There are many sorting algorithms out there that are widely accepted: Insertion sort, quick sort, heap sort, merge sort, bucket sort… and so on and so forth. There are *a lot* of qualities of each sorting algorithm that allow you to choose what algorithm fits your requirements, but one of the sorting algorithm qualities I want to talk about in this post is **stability**.

## Sorting stability

Stability of a sorting algorithmn is the label that indicates whether or not it will preserve the order of two or more elements in the array **if they have equal sorting keys**. A sorting algorithm is **stable** if it preserves the order of multiple elements with the same keys. Conversely, a sorting algorithm is **unstable** if it cannot guarantee order preservation of multiple elements with equal keys.

An example in real life: There is a line of people that need to be ordered by age. If there are two people with the same age standing in line, the sorter would be using a stable approach if there is a guarantee that their order in line relative to each remains the same.

## When does stability matter?

Sorting stability is interesting by itself, but when do we care about it? We care in a situation when we *require* the output to have the guarantee of preserving order for duplicate keys.

### Example data

Let’s see another example and dissect it. Let’s say we have an array of data, where each element has two fields: `Name`

and `State`

. Here is a visual respresentation of the data:

### Requirement

Sort the data by state and then by name, so that the final data is ordered by state first and then by name.

### Approach

This data will be sorted twice so that the requirements can be met:

- Sort first by
`Name`

- Sort second by
`State`

The first sort by `Name`

doesn’t require a stable sorting algorithm, as the order for duplicate sorting keys (names) doesn’t matter. So in this case, we could do a heap sort (a naturally unstable sorting algorithmn) on this array by name.

The output from sorting by `Name`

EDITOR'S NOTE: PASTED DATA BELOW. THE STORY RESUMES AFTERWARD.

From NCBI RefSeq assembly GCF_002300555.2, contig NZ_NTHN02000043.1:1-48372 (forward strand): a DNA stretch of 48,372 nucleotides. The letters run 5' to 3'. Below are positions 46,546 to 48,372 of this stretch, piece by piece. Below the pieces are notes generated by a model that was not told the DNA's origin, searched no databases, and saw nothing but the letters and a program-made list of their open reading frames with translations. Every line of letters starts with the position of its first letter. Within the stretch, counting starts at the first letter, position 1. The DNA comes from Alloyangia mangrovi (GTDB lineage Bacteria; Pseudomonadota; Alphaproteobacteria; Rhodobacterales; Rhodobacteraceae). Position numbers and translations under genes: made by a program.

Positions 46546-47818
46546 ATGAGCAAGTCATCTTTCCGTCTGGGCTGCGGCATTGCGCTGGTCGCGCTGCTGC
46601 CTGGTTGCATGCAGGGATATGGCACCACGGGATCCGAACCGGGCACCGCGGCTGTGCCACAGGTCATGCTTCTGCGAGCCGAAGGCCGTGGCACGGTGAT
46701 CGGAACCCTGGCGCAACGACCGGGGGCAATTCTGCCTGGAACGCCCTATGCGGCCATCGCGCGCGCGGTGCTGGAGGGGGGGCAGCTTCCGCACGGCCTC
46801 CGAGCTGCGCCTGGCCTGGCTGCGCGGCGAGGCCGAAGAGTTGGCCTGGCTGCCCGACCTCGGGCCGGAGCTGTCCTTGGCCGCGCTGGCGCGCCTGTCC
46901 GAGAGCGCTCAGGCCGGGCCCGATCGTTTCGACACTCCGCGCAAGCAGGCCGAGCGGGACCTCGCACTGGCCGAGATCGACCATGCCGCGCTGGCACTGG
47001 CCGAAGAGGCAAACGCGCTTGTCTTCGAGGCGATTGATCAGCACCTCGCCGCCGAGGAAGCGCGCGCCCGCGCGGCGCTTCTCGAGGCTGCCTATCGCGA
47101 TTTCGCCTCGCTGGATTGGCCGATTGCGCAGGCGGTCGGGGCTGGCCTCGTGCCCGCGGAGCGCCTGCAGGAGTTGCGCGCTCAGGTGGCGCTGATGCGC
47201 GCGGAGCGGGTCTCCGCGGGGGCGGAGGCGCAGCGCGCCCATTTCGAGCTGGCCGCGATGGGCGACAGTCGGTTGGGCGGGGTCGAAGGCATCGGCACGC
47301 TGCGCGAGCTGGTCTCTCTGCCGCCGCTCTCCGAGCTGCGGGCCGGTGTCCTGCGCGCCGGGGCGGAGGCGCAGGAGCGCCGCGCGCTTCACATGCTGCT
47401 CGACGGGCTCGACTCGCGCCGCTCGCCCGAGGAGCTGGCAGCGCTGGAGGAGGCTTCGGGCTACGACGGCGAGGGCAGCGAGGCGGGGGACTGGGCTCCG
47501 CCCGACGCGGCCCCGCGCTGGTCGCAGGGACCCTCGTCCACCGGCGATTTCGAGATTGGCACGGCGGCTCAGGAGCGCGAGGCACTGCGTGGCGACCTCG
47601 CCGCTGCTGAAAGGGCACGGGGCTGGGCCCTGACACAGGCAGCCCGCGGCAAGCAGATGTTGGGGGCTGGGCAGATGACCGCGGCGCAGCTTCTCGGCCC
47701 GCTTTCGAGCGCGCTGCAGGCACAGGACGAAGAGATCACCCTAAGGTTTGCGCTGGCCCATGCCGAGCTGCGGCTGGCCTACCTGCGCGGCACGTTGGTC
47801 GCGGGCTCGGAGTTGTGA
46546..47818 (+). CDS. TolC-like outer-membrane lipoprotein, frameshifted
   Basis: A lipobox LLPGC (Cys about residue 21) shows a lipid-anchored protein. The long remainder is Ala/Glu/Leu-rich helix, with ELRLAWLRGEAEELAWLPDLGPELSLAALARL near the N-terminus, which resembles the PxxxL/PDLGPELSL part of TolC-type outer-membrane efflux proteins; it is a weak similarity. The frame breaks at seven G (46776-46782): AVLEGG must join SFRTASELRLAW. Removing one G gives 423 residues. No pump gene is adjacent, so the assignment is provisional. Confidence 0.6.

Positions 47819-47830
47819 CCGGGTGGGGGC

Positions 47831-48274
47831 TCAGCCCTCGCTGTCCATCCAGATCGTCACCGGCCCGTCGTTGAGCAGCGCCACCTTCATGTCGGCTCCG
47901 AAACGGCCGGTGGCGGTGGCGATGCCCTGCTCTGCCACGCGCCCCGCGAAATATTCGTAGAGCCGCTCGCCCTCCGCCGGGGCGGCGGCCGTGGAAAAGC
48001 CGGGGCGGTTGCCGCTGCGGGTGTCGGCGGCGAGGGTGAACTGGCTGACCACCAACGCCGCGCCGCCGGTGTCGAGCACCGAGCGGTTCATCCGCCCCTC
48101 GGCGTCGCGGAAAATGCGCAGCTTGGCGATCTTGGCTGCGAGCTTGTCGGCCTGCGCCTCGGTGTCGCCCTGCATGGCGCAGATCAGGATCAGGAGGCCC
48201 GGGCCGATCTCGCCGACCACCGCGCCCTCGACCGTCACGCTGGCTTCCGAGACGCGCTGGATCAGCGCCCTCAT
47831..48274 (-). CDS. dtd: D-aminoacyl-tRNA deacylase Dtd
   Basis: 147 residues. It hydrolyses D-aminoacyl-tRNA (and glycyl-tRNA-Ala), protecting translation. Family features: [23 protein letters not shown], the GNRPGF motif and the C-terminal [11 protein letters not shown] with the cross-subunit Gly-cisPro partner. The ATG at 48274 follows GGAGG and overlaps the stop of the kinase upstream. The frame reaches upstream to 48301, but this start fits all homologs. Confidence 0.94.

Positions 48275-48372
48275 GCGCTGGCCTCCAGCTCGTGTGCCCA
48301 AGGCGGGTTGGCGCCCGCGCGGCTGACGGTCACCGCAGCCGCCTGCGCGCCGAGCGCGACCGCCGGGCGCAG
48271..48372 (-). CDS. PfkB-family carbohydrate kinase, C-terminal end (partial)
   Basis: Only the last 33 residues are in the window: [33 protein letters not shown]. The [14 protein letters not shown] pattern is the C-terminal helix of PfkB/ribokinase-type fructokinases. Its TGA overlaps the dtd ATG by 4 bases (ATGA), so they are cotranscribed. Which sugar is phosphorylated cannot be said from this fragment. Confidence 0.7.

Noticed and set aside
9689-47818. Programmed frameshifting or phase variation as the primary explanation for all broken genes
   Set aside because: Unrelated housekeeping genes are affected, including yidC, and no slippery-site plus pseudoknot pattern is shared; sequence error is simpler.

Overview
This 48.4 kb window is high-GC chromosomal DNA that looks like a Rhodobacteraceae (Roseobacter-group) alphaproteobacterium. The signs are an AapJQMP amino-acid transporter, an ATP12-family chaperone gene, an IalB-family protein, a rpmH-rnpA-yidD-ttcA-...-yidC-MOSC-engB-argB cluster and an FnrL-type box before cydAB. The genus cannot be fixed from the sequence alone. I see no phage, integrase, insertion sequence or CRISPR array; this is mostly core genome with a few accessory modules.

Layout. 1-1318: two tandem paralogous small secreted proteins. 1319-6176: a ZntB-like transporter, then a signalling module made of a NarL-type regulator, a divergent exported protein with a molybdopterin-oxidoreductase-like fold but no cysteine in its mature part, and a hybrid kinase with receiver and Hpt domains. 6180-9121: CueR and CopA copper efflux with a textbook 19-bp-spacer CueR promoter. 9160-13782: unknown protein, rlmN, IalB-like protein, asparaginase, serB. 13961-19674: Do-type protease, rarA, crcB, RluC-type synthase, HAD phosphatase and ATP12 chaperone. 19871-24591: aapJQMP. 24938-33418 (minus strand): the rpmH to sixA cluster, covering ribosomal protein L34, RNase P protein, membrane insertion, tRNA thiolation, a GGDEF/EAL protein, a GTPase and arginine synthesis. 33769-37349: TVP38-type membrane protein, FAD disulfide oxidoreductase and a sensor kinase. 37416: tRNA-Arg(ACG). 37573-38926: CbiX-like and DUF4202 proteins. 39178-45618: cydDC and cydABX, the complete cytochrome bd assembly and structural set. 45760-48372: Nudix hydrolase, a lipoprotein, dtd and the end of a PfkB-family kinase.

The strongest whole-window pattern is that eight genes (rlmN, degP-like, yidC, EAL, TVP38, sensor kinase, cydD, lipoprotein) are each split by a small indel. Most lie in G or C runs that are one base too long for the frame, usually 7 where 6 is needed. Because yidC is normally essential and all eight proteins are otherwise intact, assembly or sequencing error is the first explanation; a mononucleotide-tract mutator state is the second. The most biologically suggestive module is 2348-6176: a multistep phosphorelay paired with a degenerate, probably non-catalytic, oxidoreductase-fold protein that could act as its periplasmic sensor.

is:

The second sort by `State`

is where it can get interesting. If we were to try a heap sort by `State`

, this is how we would setup our complete binary tree:

If we were to continue the heap sort by `State`

, we would end up with an array sorted like:

Yes, the array is sorted correctly by `State`

, but let’s see how the elements themselves transitioned:

The fact that elements with the same sorting key (`State`

) have overlapping sections to the destination array elements indicates that **their order was not preserved**, showing that this is a **unstable** sorting algorithmn.

### The solution

If we were to look back at the requirements, the heap sort by `State`

does not work: The output is sorted by `State`

but it is no longer sorted also by `Name`

within each `State`

.

Let’s try doing a second sort (by `State`

) with a naturally stable sorting algorithm: Merge sort. The output of the second sort if we were to use a merge sort (instead of a heap sort) would be:

Of course, `State`

is correctly sorted but now let’s see how the elments transitioned from being sorted by `Name`

to a merge sort by `State`

:

Now because we used a stable sorting algorithmn (merge sort) on `State`

, we preserved the order of elements with the same `State`

key value, giving us the desired output of a dataset that is sorted by state and then by name.

## Summary

Sorting algorithmns are a large part of computing, and understanding the behaviors of different algorithms will help in determining the right one for your requirements.